Estonia's Jews set to inaugurate new Tallinn synagogue

3,000-strong Jewish community lived for six decades without a single synagogue in the country.

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May 15, 2007 19:57
2 minute read.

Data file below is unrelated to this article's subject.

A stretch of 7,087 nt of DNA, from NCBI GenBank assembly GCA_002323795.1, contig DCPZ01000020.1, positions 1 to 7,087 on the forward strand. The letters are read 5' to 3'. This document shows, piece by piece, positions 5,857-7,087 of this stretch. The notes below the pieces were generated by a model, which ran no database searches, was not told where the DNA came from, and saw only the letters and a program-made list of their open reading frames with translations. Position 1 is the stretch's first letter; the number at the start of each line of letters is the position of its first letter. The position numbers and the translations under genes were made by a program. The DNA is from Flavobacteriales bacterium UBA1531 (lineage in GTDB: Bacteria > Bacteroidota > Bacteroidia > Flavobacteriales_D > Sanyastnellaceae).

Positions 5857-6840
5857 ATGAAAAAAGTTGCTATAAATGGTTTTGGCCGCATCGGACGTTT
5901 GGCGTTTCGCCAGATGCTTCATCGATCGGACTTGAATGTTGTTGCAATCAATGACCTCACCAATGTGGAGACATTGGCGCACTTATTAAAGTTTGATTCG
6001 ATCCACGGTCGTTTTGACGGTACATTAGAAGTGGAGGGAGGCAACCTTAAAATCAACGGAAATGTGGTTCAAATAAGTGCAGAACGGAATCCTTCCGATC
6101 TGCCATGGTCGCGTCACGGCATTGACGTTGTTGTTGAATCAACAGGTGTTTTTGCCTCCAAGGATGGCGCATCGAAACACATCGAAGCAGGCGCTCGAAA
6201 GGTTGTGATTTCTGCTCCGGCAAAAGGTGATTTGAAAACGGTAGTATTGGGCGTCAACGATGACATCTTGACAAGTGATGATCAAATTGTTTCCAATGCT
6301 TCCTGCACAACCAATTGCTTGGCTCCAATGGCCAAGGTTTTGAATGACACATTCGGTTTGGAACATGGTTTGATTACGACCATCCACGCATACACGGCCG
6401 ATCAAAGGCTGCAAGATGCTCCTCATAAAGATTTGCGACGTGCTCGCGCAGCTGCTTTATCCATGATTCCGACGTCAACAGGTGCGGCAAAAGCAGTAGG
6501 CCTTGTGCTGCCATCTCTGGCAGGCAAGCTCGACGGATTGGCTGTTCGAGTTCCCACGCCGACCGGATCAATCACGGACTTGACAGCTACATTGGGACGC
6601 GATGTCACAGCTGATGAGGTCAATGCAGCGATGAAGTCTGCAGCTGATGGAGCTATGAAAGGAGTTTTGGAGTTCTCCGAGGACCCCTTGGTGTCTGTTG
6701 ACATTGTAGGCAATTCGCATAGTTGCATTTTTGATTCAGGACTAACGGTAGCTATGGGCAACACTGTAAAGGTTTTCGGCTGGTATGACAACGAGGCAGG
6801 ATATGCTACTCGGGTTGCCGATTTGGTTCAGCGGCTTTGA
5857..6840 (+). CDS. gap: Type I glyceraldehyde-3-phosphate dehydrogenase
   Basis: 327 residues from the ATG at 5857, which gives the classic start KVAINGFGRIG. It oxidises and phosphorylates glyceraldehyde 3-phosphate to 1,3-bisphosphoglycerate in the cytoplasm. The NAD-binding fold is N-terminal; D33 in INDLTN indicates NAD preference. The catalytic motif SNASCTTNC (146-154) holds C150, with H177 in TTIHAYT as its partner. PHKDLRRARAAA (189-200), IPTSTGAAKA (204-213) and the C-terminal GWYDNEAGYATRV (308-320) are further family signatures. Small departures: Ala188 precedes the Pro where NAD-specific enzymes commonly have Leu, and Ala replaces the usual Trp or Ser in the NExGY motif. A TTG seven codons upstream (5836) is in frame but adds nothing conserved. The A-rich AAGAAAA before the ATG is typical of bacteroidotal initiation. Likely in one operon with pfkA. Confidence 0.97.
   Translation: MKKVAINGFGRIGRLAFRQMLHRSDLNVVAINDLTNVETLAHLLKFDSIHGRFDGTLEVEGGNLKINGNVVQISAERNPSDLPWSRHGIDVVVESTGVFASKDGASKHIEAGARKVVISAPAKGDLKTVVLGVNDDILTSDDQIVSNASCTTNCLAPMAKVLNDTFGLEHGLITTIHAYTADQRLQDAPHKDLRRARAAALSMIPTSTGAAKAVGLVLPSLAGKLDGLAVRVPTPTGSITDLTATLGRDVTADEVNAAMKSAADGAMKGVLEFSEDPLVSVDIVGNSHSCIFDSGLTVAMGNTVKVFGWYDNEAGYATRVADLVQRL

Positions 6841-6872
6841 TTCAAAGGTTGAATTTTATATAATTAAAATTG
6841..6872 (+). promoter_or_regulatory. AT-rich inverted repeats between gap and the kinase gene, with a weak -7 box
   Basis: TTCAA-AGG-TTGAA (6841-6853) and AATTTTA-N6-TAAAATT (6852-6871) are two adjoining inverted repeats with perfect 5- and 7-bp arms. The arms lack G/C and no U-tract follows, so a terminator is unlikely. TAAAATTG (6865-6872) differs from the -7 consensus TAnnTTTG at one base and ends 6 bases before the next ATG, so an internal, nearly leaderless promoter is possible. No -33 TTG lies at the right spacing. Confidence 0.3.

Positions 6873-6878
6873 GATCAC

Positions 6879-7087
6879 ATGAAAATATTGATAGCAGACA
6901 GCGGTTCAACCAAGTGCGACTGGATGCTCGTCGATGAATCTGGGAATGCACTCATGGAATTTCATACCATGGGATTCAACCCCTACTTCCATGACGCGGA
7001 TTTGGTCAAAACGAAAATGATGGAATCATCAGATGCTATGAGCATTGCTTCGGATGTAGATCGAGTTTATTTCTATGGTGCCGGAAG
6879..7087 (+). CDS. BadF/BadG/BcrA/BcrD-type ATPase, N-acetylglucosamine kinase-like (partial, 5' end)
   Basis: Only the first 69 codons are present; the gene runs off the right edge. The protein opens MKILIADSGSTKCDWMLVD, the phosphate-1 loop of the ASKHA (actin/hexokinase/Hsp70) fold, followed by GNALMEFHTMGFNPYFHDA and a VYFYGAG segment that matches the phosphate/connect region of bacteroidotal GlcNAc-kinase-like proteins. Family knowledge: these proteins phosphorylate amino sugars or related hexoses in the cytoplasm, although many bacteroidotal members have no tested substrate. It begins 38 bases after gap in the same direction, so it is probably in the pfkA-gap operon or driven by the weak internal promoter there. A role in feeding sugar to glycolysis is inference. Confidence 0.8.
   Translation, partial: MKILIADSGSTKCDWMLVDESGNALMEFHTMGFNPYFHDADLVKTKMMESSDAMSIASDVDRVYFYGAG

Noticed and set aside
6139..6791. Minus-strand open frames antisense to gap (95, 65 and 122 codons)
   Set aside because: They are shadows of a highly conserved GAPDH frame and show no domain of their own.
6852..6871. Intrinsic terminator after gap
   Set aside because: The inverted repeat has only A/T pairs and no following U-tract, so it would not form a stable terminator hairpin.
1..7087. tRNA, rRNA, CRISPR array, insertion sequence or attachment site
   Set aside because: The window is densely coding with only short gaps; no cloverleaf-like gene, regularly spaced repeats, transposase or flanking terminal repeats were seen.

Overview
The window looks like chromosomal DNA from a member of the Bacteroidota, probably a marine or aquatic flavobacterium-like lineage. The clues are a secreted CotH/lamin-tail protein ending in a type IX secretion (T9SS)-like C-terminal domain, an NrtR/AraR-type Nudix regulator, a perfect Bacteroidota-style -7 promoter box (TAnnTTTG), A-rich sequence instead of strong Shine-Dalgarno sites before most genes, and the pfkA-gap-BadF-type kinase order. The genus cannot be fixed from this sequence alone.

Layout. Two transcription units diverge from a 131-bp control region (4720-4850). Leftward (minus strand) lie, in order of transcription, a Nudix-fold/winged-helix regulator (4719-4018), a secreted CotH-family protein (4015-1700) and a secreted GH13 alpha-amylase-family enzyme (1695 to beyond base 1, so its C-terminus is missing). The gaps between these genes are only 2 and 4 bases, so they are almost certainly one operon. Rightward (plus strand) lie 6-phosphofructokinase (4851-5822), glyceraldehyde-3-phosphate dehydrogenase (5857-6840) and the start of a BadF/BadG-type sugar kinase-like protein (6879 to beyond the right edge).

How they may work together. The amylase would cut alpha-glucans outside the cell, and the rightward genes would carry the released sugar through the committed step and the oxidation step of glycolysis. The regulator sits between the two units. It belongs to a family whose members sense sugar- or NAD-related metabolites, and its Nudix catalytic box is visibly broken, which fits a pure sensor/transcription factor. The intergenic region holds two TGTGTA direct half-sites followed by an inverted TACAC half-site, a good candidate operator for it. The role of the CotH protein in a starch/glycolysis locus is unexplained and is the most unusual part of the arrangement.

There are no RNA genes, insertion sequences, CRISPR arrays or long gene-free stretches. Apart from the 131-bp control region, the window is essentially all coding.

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Following a six-decade wait, Estonia's 3,000-strong Jewish community will inaugurate its new and only synagogue Wednesday in Tallinn in the presence of top Israeli dignitaries. Israeli Vice Premier Shimon Peres is scheduled to attend the ceremonies along with Estonian Prime Minister Andrus Ansip, who made a personal donation to the project. Estonian Chief Rabbi Shmuel Kot expressed hope that the new synagogue would strengthen the local Jewish identity. "For a long time, it was not possible to practice Jewish life in Estonia," he said. "There was no rabbi, no kosher food ... no possibility to learn about Judaism." "People will now have the possibility to feel as a Jew," he said. Construction of the airy, ultramodern 180-seat synagogue started in 2005 in downtown Tallinn. The US$2 million price tag was shouldered by US-based Rohr Family Foundation and Estonian donators. Kot said Jewish rules on synagogue design, including construction materials and decoration, made the project demanding. The Estonian architects responsible for the design made a field trip to Israel to get familiarized with the rigid requirements, he said. Tallinn's previous synagogue, built in 1883, was destroyed in 1944 in air raids as Nazi troops fled the Red Army's advance. Tartu, a university town southeast of the capital, also had a synagogue, but it too was destroyed during the war. Some 5,000 Jews lived in Estonia prior to World War II, enjoying cultural autonomy declared by the government in 1926. The Soviet occupation of Estonia in 1940 led to the abrupt end of the Jewish cultural autonomy, and hundreds of Jews were deported, as were thousands of other Estonians. When the Nazis invaded in 1941, a majority in the Jewish community managed to escape to the Soviet Union, but the roughly 1,000 Jews who remained behind were sent to concentration camps around Estonia. They were later killed along with thousands of other Jews deported to Estonia from other European countries. Experts believe fewer than a dozen Jews survived the Holocaust in Estonia. Today, most of Estonia's Jews reside in Tallinn. In addition to religious services, the synagogue will prepare and distribute kosher foods in a restaurant and present the history of Jews in Estonia. Ivar Leimus from the Estonian History Museum welcomed the new synagogue, hoping it would lead a re-emergence of Jewish life. "We are very happy that one part of the population has again received part of its identity back," historian Leimus said. Kot agreed. "I believe that this new Jewish synagogue will bring people more and more closer to God, and closer to Jewish life and Jewish background."


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